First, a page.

In the 1970s, an entrepreneur named Robert Harvey recognized the potential health benefits of the táami berry and founded the Miralin Company to grow the berry in the Caribbean, extract Miraculin in laboratories in Massachusetts, and market it across the United States.
Numerous studies conducted by Miralin and others, as well as centuries of anecdotal evidence out of West Africa, unequivocally found the product to be entirely safe. Additional research found one-sided positive responses from both the diabetic community and playground children alike.
Says Harvey, “In market testing, diabetics thought our product, as the name implies, was a miracle.” Other studies, conducted by Harvard graduate students, tested young schoolchildren’s responses by comparing fruit popsicles with táami berry to similar popsicles that had been sweetened with sugar. The children overwhelmingly preferred the táami berry popsicles.
With billions of dollars firmly behind it from investors like Barclays Bank, Reynolds Metals and Prudential, Miralin was all set to launch their new product in 1974. Just days before the product was supposed to hit market, the US Food and Drug Administration unexpectedly pulled the carpet from under Miralin. By reclassifying the product as a food additive, which would require several more years of testing, the FDA effectively issued a death warrant for Miralin. The project could not continue to be funded during the economic woes of 1974, and the company folded shortly thereafter.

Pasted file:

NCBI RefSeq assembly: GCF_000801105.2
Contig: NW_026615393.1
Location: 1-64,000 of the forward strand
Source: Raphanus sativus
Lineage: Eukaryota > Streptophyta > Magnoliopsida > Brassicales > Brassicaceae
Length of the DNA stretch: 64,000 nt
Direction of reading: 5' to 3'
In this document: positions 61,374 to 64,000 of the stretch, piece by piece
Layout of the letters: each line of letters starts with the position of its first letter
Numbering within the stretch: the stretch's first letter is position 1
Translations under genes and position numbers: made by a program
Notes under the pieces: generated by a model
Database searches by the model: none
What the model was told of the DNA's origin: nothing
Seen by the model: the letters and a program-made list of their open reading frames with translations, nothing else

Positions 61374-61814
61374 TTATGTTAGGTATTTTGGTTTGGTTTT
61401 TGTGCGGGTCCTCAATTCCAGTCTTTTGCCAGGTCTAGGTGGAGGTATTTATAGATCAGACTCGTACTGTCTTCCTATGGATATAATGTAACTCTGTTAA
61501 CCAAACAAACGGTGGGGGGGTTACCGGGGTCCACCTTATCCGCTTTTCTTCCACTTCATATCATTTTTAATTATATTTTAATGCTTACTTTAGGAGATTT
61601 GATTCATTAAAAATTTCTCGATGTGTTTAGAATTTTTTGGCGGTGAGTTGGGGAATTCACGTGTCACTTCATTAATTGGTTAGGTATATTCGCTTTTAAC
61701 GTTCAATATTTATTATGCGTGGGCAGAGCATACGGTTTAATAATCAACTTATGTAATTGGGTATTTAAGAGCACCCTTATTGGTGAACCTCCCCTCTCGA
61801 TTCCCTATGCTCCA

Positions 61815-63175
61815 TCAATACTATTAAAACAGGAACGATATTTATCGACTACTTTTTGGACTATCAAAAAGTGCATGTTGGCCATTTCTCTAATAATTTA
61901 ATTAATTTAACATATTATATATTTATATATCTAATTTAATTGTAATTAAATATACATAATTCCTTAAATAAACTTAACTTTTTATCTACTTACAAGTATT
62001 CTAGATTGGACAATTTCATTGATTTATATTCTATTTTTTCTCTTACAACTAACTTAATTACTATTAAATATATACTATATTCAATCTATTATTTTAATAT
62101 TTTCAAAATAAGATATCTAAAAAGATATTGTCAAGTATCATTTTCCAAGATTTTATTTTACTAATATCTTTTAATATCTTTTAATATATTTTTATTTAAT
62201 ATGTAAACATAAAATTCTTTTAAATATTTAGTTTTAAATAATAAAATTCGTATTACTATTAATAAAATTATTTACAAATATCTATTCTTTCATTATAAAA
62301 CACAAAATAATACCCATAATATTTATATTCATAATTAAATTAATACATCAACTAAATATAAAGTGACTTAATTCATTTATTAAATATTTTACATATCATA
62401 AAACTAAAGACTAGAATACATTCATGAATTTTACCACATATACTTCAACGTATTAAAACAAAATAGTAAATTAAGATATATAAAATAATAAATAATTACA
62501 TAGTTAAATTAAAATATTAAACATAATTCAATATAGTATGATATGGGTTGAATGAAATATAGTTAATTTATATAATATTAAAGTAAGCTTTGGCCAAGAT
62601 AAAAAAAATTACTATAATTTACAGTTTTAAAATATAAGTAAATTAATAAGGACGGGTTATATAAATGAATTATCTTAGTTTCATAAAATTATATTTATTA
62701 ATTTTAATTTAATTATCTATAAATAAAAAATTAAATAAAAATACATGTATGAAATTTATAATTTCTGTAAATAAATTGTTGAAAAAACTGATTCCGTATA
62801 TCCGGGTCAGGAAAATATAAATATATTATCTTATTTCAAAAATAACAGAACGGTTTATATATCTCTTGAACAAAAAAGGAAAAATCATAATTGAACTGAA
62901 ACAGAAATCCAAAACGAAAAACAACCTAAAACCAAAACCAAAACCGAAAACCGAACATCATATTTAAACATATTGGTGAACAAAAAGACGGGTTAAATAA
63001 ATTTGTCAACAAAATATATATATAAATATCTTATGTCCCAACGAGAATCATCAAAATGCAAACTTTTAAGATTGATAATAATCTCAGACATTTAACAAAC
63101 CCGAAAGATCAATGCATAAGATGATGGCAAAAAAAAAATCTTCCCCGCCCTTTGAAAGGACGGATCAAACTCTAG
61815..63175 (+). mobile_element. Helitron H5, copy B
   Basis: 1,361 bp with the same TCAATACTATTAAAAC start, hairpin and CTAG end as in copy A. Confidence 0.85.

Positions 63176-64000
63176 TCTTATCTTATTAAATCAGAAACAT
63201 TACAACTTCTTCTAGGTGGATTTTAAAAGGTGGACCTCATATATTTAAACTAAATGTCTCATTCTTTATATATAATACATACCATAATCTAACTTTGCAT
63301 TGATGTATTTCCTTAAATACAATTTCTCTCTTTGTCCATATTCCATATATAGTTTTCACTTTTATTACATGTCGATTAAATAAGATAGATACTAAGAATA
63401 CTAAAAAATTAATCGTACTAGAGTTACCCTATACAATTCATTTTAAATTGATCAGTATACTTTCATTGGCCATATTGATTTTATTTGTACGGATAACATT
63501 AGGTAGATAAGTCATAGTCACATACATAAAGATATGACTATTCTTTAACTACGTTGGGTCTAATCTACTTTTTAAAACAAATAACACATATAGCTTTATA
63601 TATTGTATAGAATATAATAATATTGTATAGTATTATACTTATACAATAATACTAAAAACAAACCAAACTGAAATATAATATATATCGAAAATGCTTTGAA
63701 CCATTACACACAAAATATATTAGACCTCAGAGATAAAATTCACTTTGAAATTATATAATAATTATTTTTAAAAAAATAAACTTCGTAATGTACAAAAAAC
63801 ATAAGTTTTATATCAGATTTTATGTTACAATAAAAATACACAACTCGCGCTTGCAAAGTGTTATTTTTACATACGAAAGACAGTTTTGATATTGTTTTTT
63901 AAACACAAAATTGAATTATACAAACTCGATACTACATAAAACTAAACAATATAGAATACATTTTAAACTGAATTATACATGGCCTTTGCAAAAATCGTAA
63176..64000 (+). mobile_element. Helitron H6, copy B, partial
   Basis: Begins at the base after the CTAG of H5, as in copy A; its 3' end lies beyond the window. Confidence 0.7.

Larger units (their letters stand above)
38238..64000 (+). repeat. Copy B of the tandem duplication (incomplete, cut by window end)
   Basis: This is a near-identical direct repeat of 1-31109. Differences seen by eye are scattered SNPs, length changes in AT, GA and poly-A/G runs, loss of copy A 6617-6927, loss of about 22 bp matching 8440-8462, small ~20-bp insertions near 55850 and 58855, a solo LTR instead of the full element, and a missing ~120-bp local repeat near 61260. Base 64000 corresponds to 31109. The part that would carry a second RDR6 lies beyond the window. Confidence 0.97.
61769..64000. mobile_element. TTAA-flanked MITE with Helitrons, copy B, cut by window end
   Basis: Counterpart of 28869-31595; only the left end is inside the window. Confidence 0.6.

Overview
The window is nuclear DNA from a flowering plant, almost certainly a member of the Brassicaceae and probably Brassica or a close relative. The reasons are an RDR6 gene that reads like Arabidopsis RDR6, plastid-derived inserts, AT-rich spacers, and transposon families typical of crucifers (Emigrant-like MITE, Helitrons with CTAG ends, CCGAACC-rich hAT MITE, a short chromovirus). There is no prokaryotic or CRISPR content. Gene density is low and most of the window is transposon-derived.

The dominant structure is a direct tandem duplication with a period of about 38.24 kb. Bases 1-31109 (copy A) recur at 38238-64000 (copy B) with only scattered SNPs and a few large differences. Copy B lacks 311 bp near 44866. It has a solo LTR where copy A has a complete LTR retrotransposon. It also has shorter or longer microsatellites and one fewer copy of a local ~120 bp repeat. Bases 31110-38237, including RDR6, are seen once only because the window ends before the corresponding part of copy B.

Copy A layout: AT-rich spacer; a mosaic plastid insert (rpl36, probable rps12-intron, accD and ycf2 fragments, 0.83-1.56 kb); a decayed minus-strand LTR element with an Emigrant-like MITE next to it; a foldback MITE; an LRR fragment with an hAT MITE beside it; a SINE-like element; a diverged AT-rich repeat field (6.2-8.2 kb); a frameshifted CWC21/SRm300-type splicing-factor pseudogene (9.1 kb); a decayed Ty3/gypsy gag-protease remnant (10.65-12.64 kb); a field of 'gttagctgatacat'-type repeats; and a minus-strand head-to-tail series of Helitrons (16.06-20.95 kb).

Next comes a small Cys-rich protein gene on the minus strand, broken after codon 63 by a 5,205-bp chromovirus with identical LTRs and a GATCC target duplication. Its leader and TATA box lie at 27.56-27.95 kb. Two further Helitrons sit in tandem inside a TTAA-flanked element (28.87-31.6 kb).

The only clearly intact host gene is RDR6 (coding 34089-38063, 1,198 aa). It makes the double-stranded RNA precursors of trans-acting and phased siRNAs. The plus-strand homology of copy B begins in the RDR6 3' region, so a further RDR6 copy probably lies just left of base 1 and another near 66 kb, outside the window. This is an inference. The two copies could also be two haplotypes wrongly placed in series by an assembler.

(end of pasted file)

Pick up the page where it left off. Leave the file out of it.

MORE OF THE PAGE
But why the sudden change of heart? According to Harvey, legal advice and good relations with the FDA had led him to believe that the product would be considered “generally recognized as safe” (GRAS). The reclassification seemingly came out of nowhere.
“I was in shock,” said Harvey. “We were on very good terms with the FDA and enjoyed their full support. There was no sign of any problem. Without any opportunity to know what the concern was and who raised it, and how to respond to it – they just banned the product.”
Leading up to the FDA’s decision to reclassify the product, a number of peculiar and frightening things began to happen. Harvey spotted mysterious figures taking photographs of Miralin’s headquarters, and later, an unmarked car followed him home. Just before the reclassification, the headquarters were broken into and all their files were stolen. It was clear that someone had been threatened by Miralin’s new product and took action to stop it in its tracks. To this day, the case remains unsolved and táami berry is largely unknown to the general public despite its immense potential.
In Japan, táami berry has begun to emerge as a successful product, primarily targeting dieters looking to satisfy their sweet tooth with low-calorie desserts. In the United States also,táami berry is beginning to resurface as diabetics, chemotherapy patients struggling with taste loss, dieters, and foodies, among others, are adopting the product on a wider scale.
With your help, we can continue to build momentum for this amazing miracle berry and begin to realize its potential to transform lives in America one flavor at a time.